Upstate breast surgeons using wire-free technology to locate tumors and lesions that will improve patient experience
Breast cancer surgeons at Upstate University Hospital have started using a new technology that will make locating and removing tumors and lesions easier and more precise.
The technology is called Savi Scout and Upstate is using it to replace, in most cases, the existing wire localization technology that many women need before the removal of a lesion or tumor. The new technology involves inserting a tiny sensor called a reflector into a non-palpable lesion – a type of tumor or abnormality in the breast that can’t be felt from the outside. The reflector is about the size of a grain of rice and uses safe, non-radioactive radar waves to signal where it is located.
The new reflector technology offers surgeons and patients two big advantages: the reflector can be inserted many days prior to surgery and it does not involve cumbersome wires protruding from the body – wires that can be uncomfortable and are at risk for moving.
“For many patients the reflector is more comfortable, less anxiety-provoking and also saves time on the day of surgery,” said Ranjna Sharma, MD, FACS, chief, section of breast surgery at Upstate. “We felt these were important benefits to offer to our patients.”
The typical wire localizers need to be inserted just prior to a woman’s surgery in the radiology department, which is separate from where the surgery occurs. That procedure adds additional time – usually about an hour for the procedure as well as travel time between departments – beforehand. Wire localization involves having several inches of wire protruding from the breast, which the surgeon follows to locate the tumor. The wires can be uncomfortable and can sometimes move, which can make finding the tumor in surgery more challenging at times, Sharma said.
The reflector is inserted using a long, thin, metal device similar to biopsy equipment and it cannot be felt once inside the breast. It also should not move, Sharma said. Since the new Savi Scout reflector can be inserted any time before the surgery, doctors can schedule and begin surgery earlier in the day, which can be helpful to both the patient and the physician, she said.
The breast surgeon will use a probe on the surface of the skin to detect where the reflector is and guide the incision. The new technology may also give the surgeon more options when deciding where to make the incision when performing the lumpectomy, which could help the cosmetic success of the procedure, Sharma said.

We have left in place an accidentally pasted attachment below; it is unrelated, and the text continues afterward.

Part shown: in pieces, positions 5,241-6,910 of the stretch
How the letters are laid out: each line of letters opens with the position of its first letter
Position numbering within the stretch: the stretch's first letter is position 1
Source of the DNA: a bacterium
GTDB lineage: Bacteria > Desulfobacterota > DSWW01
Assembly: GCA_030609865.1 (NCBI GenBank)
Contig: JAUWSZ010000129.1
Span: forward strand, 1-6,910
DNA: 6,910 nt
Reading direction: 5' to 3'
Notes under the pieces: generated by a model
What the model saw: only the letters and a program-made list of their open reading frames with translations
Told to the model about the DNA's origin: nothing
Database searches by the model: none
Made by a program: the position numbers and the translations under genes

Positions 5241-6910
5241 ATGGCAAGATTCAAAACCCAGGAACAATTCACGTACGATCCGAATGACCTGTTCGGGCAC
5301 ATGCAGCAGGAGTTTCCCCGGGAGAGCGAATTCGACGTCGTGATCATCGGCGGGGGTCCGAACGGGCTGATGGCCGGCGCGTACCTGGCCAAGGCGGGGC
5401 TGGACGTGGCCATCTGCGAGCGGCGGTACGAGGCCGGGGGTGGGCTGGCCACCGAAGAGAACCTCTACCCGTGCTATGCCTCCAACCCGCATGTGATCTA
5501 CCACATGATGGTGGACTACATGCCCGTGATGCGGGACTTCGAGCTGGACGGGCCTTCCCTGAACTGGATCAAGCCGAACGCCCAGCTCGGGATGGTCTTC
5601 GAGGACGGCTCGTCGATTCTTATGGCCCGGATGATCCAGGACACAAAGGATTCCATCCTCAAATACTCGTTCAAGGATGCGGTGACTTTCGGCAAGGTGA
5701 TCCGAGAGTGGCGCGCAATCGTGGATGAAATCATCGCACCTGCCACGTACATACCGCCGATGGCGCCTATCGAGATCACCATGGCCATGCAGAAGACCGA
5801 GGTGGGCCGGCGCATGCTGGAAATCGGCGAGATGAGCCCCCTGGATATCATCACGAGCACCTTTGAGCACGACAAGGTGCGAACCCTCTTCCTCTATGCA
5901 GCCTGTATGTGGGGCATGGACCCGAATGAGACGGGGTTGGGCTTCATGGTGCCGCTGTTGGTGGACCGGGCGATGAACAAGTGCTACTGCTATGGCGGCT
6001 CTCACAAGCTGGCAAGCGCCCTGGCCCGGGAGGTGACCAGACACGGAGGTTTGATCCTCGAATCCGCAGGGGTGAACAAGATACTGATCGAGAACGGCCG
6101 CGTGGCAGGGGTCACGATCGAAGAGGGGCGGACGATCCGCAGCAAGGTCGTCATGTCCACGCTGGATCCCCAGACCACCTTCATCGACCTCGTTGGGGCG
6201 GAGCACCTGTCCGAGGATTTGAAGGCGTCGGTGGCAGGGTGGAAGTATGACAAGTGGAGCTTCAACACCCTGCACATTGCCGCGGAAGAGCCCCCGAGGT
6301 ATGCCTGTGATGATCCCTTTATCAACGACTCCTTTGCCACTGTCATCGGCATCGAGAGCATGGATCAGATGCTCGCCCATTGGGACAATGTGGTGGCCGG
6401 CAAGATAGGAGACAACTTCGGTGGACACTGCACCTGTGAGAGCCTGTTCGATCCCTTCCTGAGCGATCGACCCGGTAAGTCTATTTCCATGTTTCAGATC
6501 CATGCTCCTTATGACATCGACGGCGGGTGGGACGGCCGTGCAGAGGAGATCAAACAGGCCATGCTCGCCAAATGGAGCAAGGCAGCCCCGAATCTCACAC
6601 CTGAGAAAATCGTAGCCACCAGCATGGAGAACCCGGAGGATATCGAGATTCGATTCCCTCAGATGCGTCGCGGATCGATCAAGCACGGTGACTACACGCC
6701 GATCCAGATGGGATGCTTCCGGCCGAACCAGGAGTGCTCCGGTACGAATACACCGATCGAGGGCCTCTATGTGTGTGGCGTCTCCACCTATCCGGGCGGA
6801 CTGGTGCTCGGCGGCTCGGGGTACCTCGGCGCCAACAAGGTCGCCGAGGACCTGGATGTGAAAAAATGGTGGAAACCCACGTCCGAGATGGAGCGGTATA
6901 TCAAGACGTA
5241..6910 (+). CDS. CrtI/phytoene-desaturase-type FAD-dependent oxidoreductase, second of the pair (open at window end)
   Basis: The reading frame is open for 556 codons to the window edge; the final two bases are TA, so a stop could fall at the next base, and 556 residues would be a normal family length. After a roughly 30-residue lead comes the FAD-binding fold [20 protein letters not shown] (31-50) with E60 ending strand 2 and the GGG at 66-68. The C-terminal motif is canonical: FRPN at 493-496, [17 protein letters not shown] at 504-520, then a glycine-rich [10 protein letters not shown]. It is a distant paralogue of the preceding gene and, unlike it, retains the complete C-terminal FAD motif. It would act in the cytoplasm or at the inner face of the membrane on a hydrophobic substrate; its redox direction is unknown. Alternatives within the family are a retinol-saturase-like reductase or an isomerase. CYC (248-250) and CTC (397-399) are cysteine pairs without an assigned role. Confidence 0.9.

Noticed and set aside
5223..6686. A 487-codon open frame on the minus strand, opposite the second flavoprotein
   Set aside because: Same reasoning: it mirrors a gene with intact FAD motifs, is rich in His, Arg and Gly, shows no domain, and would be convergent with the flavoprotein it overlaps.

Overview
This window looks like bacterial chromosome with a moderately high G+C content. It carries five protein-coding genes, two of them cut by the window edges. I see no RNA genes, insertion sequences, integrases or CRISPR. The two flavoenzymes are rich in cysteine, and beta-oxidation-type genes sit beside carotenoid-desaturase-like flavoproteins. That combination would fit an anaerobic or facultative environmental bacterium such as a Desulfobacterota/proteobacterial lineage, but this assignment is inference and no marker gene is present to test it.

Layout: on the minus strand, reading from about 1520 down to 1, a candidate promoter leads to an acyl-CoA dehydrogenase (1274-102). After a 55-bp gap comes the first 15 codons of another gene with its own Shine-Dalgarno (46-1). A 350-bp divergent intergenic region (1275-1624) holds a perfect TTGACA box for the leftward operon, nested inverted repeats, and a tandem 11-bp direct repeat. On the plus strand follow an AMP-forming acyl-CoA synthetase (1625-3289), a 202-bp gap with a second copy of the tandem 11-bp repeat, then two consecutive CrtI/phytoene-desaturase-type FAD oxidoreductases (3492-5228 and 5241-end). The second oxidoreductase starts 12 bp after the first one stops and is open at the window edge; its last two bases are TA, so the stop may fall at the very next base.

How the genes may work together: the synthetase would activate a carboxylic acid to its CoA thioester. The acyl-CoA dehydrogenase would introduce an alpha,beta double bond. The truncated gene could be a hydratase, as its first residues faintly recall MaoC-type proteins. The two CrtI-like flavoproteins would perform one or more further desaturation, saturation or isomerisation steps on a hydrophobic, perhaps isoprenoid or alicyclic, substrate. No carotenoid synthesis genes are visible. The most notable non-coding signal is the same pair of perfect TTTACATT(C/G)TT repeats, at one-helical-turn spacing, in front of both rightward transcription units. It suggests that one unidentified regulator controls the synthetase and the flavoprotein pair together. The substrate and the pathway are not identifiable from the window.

The Savi Scout can be detected up to six centimeters deep, which means for some patients with deeper tissue or tumors, the wire localization technique will still be necessary. The goal is to remove the reflector with the tumor or lesion; it can be used with cancerous and non-cancerous tumors and lesions as well as lymph nodes. Two reflectors may also be used on one large tumor if necessary, Sharma said.
Upstate breast surgeon Lisa Lai, MD, said the precision of the new technology should help surgeons accurately remove cancerous tissue while also preserving healthy tissue, which is beneficial to patients.
“The goal of a lumpectomy for breast cancer is to remove the tumor with a normal rim of breast tissue around it, so the edges of the tissue are free of cancer. Research shows that use of this device improves success of the operation by increasing the chance that the tumor will be fully removed and thus decreasing the chance of needing a second operation to remove more tissue,” Lai said. “The device increases the precision of a lumpectomy by guiding the surgeon to the exact tumor location and telling the surgeon the actual distance to the tumor.”
Upstate is the only hospital in Central New York using this technology, Sharma said. All four breast surgeons at Upstate -- Sharma, Lai, Mary Ellen Greco, MD, FACS and Kristine Keeney, MD -- are using the new Savi Scout technology. Most breast tumor and lesion localization at Upstate is being done with the reflector.
“We are really excited to be able to offer this new technology to our Central New York community. We think this is a great opportunity to advance breast cancer care and improve the patient experience. We’re all really excited to be a part of this,” Sharma said. “It’s something we’ve been talking about for some time now so it’s very exciting to see it become a reality.”
Caption: Upstate breast surgeons Ranjna Sharma, MD, FACS and Lisa Lai, MD.